Tuesday, February 23, 1999
Houston, Texas
Volume 64, Issue 99

Local, state government impacted by UH System

Wig-shop suspect is UH dropout

About the Cougar

Eating disorders affect many college students

By Talia Klein
News Reporter

Suzie was driving home from her night classes at college, when she was hit by an oncoming car.

Suzie walked away with four broken ribs, and a dislocated shoulder. The doctors said that she would have had a better chance of not being injured, if she wasn't a recovering anorexic.

Because of her disorder, Suzie's bones were brittle in comparison to other healthy girls her age.

The circumstances of her injuries were not unique. She was like many teenagers and college students with an eating disorder.

"Some studies show that up to 20 percent of college-aged people will have an eating disorder," Sherri Terrel, a psychologist at Counseling and Psychological Testing said.

Eating disorders are not limited exclusively to women; men have the same disorders, but usually do not admit they have a problem.

"It is considered, in the real world, to be a women's issue," Pamella Hoffmeister, chief nurse at the UH Health Center said.

Men are being diagnosed less than women. However, this does not mean that all men are without eating disorders.

Eating disorders are also rampant among teenagers. Julie, who asked that her full name not be used, suffered from anorexia for six years as a teenager.

"At one point, when you decided to begin the recovery process, you want to eat," Julie said. "But your body refuses to."

Julie shared her memories of staying in a local hospital with other anorexic and bulimic teenagers.

"We would sit there to eat, and the nurses would give us a tray of food," she said. "The tray only had a small cup of yogurt, a slice of bread and maybe half a tomato -- an amount of food that would not suffice as a midnight snack."

"But to us it was too much. We would take two bites and that was it. Physically, our bodies could not take anymore. If we tried to eat any more, we would vomit, and not because we wanted to."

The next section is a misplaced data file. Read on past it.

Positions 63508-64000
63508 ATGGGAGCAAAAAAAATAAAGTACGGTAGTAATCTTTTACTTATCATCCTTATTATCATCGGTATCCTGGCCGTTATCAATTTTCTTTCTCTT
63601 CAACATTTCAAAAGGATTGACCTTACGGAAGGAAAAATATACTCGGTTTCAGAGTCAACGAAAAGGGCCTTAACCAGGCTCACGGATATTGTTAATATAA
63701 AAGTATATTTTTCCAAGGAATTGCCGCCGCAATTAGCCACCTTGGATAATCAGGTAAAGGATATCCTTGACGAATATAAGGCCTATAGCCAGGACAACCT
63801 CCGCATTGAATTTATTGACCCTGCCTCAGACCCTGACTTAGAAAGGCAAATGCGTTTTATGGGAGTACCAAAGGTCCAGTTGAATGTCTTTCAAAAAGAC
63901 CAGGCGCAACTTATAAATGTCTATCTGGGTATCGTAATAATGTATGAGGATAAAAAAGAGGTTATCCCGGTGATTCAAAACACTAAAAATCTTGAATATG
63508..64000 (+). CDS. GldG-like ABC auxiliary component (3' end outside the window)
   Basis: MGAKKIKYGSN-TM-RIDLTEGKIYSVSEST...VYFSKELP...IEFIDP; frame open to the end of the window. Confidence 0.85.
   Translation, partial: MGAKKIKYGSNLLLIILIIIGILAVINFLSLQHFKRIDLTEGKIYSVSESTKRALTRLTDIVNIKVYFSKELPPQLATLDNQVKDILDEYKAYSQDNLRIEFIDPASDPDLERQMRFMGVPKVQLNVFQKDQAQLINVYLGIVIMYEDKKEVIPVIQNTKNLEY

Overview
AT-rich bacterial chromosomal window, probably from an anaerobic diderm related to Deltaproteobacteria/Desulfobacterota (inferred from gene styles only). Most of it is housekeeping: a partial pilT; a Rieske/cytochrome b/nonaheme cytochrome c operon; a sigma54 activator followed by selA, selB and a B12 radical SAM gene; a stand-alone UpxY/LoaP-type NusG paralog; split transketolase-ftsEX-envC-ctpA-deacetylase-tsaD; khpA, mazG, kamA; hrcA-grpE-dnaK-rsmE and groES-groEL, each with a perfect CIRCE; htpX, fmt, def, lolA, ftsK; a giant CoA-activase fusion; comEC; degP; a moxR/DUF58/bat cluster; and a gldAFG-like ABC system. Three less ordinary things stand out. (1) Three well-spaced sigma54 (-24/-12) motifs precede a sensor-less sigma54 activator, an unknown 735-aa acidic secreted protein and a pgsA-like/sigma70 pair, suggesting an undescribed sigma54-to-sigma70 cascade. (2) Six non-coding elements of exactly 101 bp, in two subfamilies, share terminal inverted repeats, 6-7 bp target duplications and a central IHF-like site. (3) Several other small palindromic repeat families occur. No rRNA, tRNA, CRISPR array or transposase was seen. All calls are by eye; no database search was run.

The most common eating disorder among men and women is bulimia, Hoffmeister said. It is characterized mostly by bingeing and purging. Bulimic men and women will eat large quantities of food in short periods of time and then use behaviors such as taking laxatives or self-induced vomiting to get the food quickly out of their system.

The Something Fishy Web site on Eating Disorders reports that those with bulimia usually know they have an eating disorder but do little about it, because they choose not to tell anyone about the disorder.

They are fascinated with food and will often buy cookbooks and magazines to read recipes and enjoy dieting issues.

For those with anorexia, the principle trait is the need to maintain strict control over food intake. Some will eat normal meals with only certain periods of restriction. Others may deny hunger, make excuses to avoid eating, hide food they claim to have eaten or use diet pills to control their appetite.

According to research, all eating disorders, including compulsive overeating, come from a psychological source -- often anxiety, stress and unhappiness.

Bulimia is usually identified at the Health Center as a secondary problem, Hoffmeister said. The initial problem is usually depression, anxiety, panic attacks and/or stress.

To help with such disorders, the UH Health Center will offer therapy and one-on-one counseling to all students as part of the National Eating Disorders Week. The center will hold screenings from 11 a.m. to 1 p.m. today at the University Center and the UC Satellite.

Screening will be conducted during the week, but it is also done year-round. Most students stop by for testing after the screening day.

"Eating disorders are hidden disorders," Hoffmeister said. "It is rare that someone will stand up and admit having an eating disorder."

Terrel said that people with eating disorders are usually ashamed.

"Your friend might have an eating disorder but will not come out and tell you," she said.

All records and information regarding all cases are confidential. "No one has access to records without written consent," Hoffmeister said. "If it is of a sensitive nature, we will call to verify."

Those who attend the screening day for an eating disorder will be able to meet with a medical doctor. The doctor will perform a physical exam and blood work to determine what, if any, damage has been done.

A psychiatrist may prescribe medicine, but that is not always successful, Hoffmeister said. Students will also meet with a therapist for a one-on-one session each week to work through the disorder.

"There is help available," Terrel said. "If you don't have an eating disorder, chances are you know someone who does. Being aware may lead you to help someone."

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